How cybercriminals and State-sponsored hackers failed their opsec We like to think that most digital investigations took advantage of sophisticated technologies and analysis methods. But many of them actually started from something much more trivial: an opsec fail. From the suspect accused to have breached Capital One to many drug vendors or marketplace administrators, from APT28 to hacktivists and leakers, the difference between a good or a bad opsec is just one mistake. Usually, more than one. The human factor often exploited by attackers is the same that might compromise them. An undisciplined past, the need of opsec persistence, money flows, the rush to get results and group dynamics are some of the most common vulnerabilities.
The history of the Italian hacker scene from the 80s till today, characters, crews, associations, zines, events. An underground world that became mainstream: how things changed since Cyber Security became a real market. Stories from an unrepeatable period in which a small group of heroes made history. Many of them disappeared into the void, others are today's leaders of the Italian and international Cyber Security business.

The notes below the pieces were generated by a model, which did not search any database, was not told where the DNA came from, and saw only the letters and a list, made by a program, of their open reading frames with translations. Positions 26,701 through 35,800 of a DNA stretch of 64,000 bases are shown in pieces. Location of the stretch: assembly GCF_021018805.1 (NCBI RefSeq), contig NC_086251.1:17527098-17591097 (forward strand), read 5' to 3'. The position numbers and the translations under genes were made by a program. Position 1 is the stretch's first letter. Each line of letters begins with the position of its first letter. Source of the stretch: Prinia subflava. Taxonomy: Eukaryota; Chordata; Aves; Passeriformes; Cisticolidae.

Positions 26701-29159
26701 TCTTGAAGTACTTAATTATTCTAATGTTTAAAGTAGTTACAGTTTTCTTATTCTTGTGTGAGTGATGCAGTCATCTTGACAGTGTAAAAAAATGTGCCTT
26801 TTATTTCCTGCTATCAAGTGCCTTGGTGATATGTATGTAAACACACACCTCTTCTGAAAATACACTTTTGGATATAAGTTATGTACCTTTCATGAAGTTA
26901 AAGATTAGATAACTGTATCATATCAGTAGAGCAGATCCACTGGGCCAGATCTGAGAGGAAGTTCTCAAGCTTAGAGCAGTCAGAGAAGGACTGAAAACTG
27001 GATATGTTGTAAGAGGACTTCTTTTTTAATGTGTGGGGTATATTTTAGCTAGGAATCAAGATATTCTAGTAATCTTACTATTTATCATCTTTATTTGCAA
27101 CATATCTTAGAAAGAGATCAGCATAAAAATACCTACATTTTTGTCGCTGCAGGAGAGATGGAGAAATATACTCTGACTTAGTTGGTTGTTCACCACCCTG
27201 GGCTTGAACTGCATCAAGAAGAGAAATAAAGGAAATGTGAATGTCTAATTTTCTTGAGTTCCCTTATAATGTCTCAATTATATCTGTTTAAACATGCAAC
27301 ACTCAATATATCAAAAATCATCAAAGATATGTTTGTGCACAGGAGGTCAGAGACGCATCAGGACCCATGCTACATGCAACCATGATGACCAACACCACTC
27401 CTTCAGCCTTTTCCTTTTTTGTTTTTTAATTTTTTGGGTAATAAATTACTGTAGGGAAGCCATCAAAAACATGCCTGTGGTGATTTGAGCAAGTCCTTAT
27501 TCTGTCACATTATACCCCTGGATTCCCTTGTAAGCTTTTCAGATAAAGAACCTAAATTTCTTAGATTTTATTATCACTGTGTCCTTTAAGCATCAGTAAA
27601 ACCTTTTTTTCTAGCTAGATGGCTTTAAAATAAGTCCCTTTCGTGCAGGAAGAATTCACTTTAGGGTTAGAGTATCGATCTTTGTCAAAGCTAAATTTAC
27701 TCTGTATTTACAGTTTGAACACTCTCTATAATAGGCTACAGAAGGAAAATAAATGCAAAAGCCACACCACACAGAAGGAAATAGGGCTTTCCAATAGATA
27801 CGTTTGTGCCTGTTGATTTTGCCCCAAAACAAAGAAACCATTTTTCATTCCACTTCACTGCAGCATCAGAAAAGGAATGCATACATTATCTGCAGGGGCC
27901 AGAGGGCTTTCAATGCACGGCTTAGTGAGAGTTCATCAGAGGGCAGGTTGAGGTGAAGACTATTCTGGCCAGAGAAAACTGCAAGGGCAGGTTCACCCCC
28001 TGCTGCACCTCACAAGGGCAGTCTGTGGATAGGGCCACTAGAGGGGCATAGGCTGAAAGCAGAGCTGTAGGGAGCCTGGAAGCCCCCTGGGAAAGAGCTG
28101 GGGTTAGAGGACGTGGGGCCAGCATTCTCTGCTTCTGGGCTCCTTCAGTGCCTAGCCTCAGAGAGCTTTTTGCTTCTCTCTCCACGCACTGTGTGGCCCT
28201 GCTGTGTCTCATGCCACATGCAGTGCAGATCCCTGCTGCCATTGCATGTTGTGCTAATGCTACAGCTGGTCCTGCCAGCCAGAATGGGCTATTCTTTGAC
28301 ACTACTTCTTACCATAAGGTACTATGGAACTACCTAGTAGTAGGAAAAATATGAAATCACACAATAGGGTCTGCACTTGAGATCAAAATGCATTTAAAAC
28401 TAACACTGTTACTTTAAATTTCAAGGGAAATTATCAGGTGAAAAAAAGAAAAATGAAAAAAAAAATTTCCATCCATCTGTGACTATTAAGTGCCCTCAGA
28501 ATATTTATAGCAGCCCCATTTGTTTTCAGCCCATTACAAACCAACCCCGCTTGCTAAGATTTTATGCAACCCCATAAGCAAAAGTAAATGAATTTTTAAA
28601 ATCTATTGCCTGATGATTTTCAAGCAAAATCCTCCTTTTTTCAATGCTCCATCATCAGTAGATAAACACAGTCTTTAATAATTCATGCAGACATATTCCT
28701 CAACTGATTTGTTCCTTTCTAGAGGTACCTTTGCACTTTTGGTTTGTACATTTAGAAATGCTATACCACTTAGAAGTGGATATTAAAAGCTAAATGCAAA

In this talk, we analyze the cyber-espionage attack that took place against the service centers of Samsung Italy in Spring 2018. To a certain extend, this is also similar to another one targeting Samsung's Assistance Centers in Russia. We see how the attack has evolved over the months, by analyzing the different campaigns and RATs used to access the victims' system. By reconstructing how the malware connected to its command&control server, we believe that the actors behind the attack were qualified; the spear-phishing emails sent to the victims were a starting point for a planned targeted attack with the goal of industrial espionage. Thanks to our threat intelligence activity, we have reconstructed the evolution of the attack and share our insights with the audience.